2017 Top Doctor: Peter Nakaji, M.D.

Written by Editorial Staff Category: Profiles Issue: April 2017
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Neurological Surgery
Med School/Year Graduated: University of California at San Diego School of Medicine, 1995
Years in Practice: 13

Brain ailments such as aneurysms and tumors are terrifying. How do you relate to patients and their families to ease their stress?
Brain aneurysms, vascular malformations, brain tumors and really any brain condition requiring brain surgery are very daunting for patients. I’ve found that most patients and their families are reassured to know that we bring tremendous experience, technical expertise and well-thought-out systems to their care. They know they are doing all they can do and getting the best care they can get.  

You focus on minimally invasive surgical procedures whenever possible. What would you say is the most surprising thing – to average folks such as ourselves – you can accomplish surgically these days?
One of the things that works most in [my] favor... is the Internet. Many patients have looked up their conditions online and resigned themselves to a shaved head, a large incision and a lengthy hospital stay that they see from other patients’ experiences. For many or most conditions now, we can offer minimal or no hair cutting, a small incision and a fast recovery.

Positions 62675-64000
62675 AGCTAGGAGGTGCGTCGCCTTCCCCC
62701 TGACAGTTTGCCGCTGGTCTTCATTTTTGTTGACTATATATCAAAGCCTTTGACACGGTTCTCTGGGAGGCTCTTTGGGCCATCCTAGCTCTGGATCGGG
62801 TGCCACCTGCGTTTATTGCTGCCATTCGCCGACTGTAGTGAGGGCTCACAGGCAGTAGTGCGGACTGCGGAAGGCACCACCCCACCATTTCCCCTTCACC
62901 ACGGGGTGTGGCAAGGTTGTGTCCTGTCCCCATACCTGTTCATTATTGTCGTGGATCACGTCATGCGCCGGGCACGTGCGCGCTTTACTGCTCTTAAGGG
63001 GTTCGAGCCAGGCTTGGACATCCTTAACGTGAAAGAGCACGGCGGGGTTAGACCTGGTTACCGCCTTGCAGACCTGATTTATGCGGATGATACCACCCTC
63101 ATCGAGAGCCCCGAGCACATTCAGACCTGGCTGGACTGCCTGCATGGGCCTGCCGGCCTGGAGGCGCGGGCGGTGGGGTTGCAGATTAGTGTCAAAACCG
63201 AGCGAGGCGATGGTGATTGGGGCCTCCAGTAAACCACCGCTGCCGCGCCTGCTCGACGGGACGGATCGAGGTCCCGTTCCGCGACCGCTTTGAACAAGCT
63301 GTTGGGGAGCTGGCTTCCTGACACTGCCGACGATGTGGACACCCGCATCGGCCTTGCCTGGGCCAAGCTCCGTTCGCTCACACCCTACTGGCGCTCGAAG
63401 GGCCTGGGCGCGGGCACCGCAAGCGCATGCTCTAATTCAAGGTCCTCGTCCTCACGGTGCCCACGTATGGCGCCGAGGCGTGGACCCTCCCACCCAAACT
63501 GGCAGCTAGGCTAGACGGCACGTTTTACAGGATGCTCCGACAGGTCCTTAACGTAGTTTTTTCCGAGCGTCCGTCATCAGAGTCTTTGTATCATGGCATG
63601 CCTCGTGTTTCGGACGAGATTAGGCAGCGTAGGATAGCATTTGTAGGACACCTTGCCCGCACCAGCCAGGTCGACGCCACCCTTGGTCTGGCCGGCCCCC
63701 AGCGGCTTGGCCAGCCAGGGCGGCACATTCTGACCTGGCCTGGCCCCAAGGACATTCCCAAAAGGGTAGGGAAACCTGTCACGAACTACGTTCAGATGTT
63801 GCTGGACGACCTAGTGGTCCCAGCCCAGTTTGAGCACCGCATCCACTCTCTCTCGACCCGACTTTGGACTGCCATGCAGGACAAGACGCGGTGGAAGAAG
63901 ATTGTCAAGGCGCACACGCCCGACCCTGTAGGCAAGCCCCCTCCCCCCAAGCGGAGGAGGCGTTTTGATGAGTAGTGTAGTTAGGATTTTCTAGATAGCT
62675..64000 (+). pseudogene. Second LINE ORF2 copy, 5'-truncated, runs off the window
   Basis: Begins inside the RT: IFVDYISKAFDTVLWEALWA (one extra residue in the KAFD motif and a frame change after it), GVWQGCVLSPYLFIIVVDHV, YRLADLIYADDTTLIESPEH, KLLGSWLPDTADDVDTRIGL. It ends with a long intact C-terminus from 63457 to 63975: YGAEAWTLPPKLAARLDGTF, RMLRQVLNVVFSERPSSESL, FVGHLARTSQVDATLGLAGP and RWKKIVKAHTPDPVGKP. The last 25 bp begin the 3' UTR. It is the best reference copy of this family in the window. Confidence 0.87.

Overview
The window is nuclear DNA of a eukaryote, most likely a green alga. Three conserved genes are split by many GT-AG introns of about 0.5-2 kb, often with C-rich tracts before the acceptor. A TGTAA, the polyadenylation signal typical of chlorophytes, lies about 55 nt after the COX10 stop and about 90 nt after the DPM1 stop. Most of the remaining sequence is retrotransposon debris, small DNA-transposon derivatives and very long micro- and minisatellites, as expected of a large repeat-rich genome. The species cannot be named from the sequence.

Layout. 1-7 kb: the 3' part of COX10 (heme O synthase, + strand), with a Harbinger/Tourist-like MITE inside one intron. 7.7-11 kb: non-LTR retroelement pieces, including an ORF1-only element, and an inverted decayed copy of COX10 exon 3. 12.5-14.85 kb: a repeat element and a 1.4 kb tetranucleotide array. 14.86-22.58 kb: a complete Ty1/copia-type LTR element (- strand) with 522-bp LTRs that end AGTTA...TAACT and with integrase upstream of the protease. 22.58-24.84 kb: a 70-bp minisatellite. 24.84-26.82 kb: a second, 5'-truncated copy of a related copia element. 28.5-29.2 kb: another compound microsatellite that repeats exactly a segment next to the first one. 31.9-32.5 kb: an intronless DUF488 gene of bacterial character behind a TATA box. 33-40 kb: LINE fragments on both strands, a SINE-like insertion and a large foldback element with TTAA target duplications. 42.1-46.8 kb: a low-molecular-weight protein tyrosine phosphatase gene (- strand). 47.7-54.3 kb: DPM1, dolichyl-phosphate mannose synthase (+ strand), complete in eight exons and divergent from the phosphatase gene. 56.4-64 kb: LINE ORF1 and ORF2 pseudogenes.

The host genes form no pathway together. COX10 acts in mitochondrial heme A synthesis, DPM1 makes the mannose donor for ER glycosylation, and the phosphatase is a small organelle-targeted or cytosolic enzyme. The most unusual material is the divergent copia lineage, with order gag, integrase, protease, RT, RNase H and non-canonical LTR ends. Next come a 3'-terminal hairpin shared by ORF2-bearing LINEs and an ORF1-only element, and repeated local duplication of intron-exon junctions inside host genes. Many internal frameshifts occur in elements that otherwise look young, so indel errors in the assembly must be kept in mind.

Why do trigeminal neuralgia and Chiari malformation particularly interest you?
These are two wonderful and fascinating conditions from a surgical point of view. They are both very hard on the people who have them. I love them in part because people feel tremendously better after [surgery], and because the surgery that treats them is not destructive. For trigeminal neuralgia we are lifting a blood vessel off a pinched nerve, and in Chiari we are making more space for a squeezed brain. Both can relieve symptoms that can really limit a person’s life. Alleviating pain is a great feeling.

What are your biggest work stressors?
I can honestly say that work is not that stressful for me. It is more like the stress of playing a sport, or running a marathon. It is work, I suppose, but really enjoyable.  

What is the most fun part of being a neurosurgeon?
We are given the privilege of doing something that history has only recently made possible: delving into the human brain. It is hard to say which part is best: operating, seeing patients, teaching or doing research to blaze new trails. All equally fun in different ways.

What do you enjoy doing in your spare time?
I enjoy reading, exercise, friends, vigorous debate and any time with my wife and kids. The truth is, there isn’t a whole lot of spare time in the traditional sense. I feel lucky that I need a bit less sleep than average.

Now that your colleague Robert Spetzler is retiring, you appear next in line to assume the title of “rock star brain surgeon” at Barrow. Are you comfortable with that? May we bill you that way?
Dr. Spetzler is really a genius, a generation-defining neurosurgeon. It has been an unparalleled experience to spend so much time with him. If we stick with the rock [music]analogy, I would say it is really the band that counts. No question, I plan to make sure that the music stays loud, and even Dr. Spetzler would be happiest if we keep playing newer and better songs.